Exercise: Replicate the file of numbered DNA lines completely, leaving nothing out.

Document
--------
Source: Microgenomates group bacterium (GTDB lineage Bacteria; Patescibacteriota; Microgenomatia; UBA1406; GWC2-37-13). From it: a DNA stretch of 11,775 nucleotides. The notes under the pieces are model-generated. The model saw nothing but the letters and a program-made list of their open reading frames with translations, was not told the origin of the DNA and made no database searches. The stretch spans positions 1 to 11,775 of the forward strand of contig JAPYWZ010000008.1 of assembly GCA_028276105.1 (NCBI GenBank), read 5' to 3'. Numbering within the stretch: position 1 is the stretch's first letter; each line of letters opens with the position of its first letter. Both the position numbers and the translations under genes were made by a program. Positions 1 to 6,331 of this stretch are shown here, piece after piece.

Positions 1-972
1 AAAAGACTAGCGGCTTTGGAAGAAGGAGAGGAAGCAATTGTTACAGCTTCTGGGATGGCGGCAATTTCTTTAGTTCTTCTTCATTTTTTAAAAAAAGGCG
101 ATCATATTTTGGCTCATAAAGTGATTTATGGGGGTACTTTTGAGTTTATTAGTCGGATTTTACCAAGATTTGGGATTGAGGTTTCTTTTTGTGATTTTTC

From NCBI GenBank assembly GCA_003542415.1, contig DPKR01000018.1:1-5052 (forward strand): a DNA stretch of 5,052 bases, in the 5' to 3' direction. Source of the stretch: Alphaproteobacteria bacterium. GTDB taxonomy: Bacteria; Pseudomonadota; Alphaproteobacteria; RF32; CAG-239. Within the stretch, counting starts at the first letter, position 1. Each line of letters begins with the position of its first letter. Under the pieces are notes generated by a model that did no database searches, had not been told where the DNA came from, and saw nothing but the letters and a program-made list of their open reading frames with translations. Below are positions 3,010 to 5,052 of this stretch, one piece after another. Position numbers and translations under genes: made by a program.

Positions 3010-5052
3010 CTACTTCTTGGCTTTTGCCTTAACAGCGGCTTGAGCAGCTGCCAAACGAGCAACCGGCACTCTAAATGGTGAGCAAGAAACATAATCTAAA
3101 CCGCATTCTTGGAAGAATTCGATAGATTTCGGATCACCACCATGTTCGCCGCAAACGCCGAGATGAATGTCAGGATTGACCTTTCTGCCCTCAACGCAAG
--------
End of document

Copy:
Source: Microgenomates group bacterium (GTDB lineage Bacteria; Patescibacteriota; Microgenomatia; UBA1406; GWC2-37-13). From it: a DNA stretch of 11,775 nucleotides. The notes under the pieces are model-generated. The model saw nothing but the letters and a program-made list of their open reading frames with translations, was not told the origin of the DNA and made no database searches. The stretch spans positions 1 to 11,775 of the forward strand of contig JAPYWZ010000008.1 of assembly GCA_028276105.1 (NCBI GenBank), read 5' to 3'. Numbering within the stretch: position 1 is the stretch's first letter; each line of letters opens with the position of its first letter. Both the position numbers and the translations under genes were made by a program. Positions 1 to 6,331 of this stretch are shown here, piece after piece.

Positions 1-972
1 AAAAGACTAGCGGCTTTGGAAGAAGGAGAGGAAGCAATTGTTACAGCTTCTGGGATGGCGGCAATTTCTTTAGTTCTTCTTCATTTTTTAAAAAAAGGCG
101 ATCATATTTTGGCTCATAAAGTGATTTATGGGGGTACTTTTGAGTTTATTAGTCGGATTTTACCAAGATTTGGGATTGAGGTTTCTTTTTGTGATTTTTC

From NCBI GenBank assembly GCA_003542415.1, contig DPKR01000018.1:1-5052 (forward strand): a DNA stretch of 5,052 bases, in the 5' to 3' direction. Source of the stretch: Alphaproteobacteria bacterium. GTDB taxonomy: Bacteria; Pseudomonadota; Alphaproteobacteria; RF32; CAG-239. Within the stretch, counting starts at the first letter, position 1. Each line of letters begins with the position of its first letter. Under the pieces are notes generated by a model that did no database searches, had not been told where the DNA came from, and saw nothing but the letters and a program-made list of their open reading frames with translations. Below are positions 3,010 to 5,052 of this stretch, one piece after another. Position numbers and translations under genes: made by a program.

Positions 3010-5052
3010 CTACTTCTTGGCTTTTGCCTTAACAGCGGCTTGAGCAGCTGCCAAACGAGCAACCGGCACTCTAAATGGTGAGCAAGAAACATAATCTAAA
3101 CCGCATTCTTGGAAGAATTCGATAGATTTCGGATCACCACCATGTTCGCCGCAAACGCCGAGATGAATGTCAGGATTGACCTTTCTGCCCTCAACGCAAG